Note, by the way, that federal highway funding draws in part from the general fund.

          1. No, I've also got a pool, and it hit a hundred today. But this IPad ain't waterproof.

            What do you want, detailed comparisons of big city vs everywhere else crime rates? I thought the Big Dig was about as on point as it gets, given the OP.

          2. A "broken city," to me means high crime, lots of poverty, poor schools, lack of opportunity,etc.

            The Big Dig was a very badly mismanaged construction project – Trump himself couldn't have done worse – but it has nothing to with the matters I listed. Boston is in fact a pleasant and prosperous city – not broken at all.

          3. I was under the impression we were talking about mismanaged construction projects.

            And while I kind of understand the impulse to deny that somebody you dislike has any competencies at all, you're dinging Trump in what is apparently his core competency, managing construction projects. Such as that skating rink.

          4. It's not the whole country that's broken, it's the big cities.

            That's the very broad comment you made that I was responding to. Nothing specifically limited to construction projects there.

            Crawfish much?

            As for Trump, his core competency seems to be bankruptcy – of his own projects and his suppliers. If he's such a great manager why can't he pay his bills? And how do we know, anyway? Seen his books?

          5. So, blame Paul. He's the one that looked at a miss-managed construction project, and generalized to the whole country. I was narrowing the focus.

            Trump runs a multi-billion dollar business empire. I'm not shocked you can find a hundred or so people who are willing to say he doesn't pay his bills. That doesn't mean he's incompetent.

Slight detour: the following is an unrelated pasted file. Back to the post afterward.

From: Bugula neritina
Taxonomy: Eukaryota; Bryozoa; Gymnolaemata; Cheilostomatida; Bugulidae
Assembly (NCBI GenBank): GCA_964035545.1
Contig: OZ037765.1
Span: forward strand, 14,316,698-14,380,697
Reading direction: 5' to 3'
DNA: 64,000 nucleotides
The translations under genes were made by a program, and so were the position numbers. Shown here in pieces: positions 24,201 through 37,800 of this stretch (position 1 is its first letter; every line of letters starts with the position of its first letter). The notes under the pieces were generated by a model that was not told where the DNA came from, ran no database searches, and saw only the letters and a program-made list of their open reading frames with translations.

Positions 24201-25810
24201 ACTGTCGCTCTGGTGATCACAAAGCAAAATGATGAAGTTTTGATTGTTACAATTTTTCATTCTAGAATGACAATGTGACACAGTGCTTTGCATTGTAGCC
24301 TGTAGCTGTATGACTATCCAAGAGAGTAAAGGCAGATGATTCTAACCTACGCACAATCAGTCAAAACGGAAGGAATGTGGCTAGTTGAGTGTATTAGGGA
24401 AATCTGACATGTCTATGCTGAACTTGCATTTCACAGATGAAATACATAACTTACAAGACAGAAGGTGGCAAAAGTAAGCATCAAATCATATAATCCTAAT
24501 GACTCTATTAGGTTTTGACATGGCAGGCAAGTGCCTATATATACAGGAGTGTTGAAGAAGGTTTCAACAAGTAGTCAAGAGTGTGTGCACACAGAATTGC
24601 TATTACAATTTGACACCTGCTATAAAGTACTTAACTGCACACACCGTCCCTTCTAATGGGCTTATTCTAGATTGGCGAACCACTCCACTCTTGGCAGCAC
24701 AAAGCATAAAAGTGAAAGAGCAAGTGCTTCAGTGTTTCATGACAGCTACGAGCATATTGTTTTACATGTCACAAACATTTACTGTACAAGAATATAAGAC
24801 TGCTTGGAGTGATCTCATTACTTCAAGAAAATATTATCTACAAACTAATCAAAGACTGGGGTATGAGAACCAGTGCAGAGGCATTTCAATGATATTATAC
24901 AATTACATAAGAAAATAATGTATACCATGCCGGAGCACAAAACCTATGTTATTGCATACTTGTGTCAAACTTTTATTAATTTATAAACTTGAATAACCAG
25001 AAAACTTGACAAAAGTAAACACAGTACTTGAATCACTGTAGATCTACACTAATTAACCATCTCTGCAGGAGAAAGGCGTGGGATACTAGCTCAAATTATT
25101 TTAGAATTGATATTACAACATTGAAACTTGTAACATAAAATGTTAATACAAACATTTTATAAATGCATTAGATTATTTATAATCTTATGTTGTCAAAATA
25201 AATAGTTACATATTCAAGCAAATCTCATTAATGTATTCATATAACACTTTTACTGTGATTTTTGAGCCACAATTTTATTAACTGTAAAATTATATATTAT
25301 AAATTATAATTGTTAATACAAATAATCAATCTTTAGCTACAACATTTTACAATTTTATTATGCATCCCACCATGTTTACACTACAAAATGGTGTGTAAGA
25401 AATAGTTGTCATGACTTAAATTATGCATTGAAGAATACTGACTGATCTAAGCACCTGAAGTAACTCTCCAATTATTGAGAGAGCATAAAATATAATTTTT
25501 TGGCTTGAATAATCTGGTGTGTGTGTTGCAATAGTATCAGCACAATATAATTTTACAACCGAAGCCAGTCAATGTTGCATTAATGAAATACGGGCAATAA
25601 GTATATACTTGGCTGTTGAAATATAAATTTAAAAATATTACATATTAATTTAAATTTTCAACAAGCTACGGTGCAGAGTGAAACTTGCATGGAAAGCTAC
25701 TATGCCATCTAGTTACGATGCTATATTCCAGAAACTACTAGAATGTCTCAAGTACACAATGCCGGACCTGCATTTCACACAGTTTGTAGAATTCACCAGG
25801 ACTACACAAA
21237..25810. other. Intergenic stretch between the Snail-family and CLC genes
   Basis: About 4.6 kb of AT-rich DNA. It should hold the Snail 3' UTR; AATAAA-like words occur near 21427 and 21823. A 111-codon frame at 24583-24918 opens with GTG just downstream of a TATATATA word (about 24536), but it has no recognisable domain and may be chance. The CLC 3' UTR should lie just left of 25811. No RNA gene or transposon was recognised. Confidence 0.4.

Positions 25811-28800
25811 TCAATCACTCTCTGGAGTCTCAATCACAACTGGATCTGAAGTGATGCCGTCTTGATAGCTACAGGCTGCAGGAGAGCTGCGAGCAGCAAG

It means he's running for President.

          6. The point stands: Identify a 10 billion dollar business empire that doesn't have a bunch of mad bill collectors. "Trump's companies don't pay on a timely basis at least 0.01% of their bills!" does not strike me as a winning campaign slogan, so lack of context is pretty important here. And the reports use the word "alleged" a lot. I'd be interested to see how often he loses these in court.

            I mean, if he's habitually stiffing his creditors, it's going to show up in a record of court losses, right?

            I'm not particularly bothered by this, either way. It's to be expected that partisans will focus on every zit of the opponent, and airbrush their own candidate. Clinton has a history of stiffing her creditors, too.

          7. It's not a hundred. It's hundreds, plural. And they are not statements, they are lawsuits. And that doesn't even count the Trump University scam, and the deceptions involved in financing his casinos.

            Trump's core competency is being a con man. You, and the Republican Party, have fallen for it. I only hope the country doesn't.

  3. Metra? To the out-of-towners in the house: most of us use 'CTA' (i.e. the city transit). Metra is the suburban rail system.

  4. FYI: Metra has dozens of stops in the city, many in areas that are not served by CTA rapid transit.